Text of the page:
Return new object from __new__ method

Imagine I have a the class shown below:

class Test(object):
    def __new__(cls, greet: str) -> object:
        obj = object.__init__(cls)
        return obj

I would like to know if the above code is proper for returning a new object?

No, because __init__ is not going to construct a new object. Generally, when you write a dunder method, you’re going to be calling the same dunder method on the parent. Something like this will work:

def __new__(cls):
    obj = object.__new__(cls)
    return obj

However, this doesn’t give any advantage over simply omitting the __new__ method altogether. Generally, if you’re overriding new, it’s because you want to NOT construct additional objects; for example:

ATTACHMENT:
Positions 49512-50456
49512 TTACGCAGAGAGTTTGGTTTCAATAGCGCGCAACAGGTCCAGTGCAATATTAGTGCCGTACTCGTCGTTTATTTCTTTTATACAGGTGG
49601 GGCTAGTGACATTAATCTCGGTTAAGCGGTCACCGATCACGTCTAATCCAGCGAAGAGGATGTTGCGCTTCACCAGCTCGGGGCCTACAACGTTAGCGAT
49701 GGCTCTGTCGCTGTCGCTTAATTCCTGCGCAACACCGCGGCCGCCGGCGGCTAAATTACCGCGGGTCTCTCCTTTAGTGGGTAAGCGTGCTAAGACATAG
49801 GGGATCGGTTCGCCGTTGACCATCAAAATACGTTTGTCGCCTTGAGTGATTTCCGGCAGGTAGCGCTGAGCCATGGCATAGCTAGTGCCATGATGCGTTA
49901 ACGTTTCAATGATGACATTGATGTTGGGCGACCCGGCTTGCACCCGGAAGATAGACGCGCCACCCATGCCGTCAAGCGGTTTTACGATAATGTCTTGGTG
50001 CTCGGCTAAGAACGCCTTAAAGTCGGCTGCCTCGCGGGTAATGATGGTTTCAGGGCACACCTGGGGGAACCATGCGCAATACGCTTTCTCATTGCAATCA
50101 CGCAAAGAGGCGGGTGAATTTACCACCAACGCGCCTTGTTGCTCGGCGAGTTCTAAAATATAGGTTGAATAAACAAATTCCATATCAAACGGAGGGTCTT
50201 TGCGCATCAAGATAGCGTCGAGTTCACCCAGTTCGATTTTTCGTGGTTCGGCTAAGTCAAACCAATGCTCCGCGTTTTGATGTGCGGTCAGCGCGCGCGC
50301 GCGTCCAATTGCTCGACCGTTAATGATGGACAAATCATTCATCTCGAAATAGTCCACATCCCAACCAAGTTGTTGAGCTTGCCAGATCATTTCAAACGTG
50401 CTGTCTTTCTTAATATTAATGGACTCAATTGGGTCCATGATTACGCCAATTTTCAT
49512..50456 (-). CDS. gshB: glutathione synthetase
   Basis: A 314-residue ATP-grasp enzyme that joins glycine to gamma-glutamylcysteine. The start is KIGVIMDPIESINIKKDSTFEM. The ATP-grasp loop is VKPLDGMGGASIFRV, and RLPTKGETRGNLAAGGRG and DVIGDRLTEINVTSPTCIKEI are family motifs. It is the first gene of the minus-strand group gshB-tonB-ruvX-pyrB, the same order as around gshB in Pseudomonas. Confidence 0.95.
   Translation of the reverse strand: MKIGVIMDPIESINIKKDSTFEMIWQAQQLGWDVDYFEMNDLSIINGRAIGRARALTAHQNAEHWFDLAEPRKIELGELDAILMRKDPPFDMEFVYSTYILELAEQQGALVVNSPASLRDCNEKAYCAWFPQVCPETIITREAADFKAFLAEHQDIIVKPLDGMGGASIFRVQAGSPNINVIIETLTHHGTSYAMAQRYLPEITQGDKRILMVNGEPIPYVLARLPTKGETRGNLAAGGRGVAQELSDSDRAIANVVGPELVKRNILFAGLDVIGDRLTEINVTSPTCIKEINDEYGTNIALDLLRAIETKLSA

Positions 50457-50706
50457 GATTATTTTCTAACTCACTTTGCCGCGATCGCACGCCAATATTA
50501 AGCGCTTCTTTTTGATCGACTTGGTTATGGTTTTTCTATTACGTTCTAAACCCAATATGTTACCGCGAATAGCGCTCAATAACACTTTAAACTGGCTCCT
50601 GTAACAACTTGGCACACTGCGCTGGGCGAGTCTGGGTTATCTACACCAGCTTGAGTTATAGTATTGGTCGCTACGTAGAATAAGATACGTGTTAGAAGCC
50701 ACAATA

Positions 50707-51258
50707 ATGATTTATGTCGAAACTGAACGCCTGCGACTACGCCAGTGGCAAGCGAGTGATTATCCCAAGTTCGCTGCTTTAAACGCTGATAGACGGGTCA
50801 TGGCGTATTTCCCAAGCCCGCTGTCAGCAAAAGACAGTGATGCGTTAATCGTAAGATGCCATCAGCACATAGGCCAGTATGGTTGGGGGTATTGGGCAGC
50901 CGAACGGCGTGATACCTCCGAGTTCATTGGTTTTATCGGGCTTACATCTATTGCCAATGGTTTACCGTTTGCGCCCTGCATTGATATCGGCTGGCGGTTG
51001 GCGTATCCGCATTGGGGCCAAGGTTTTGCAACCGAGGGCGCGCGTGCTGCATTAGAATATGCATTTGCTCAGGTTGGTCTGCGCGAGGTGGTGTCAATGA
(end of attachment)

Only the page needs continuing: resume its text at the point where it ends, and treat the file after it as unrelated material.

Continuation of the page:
class Bool:
    def __new__(cls, obj):
        if obj: return True
        return False

or at very least, only construct them sometimes:

class Pylon:
    cache = []
    def __new__(cls):
        if cls.num_needed > len(cls.cache):
            # you must construct additional Pylons
        return random.choice(cls.cache)

But generally speaking, it’s object.__new__ that will actually make you a new object.

1 Like

@Rosuav okay, thank you. That makes a lot of sense.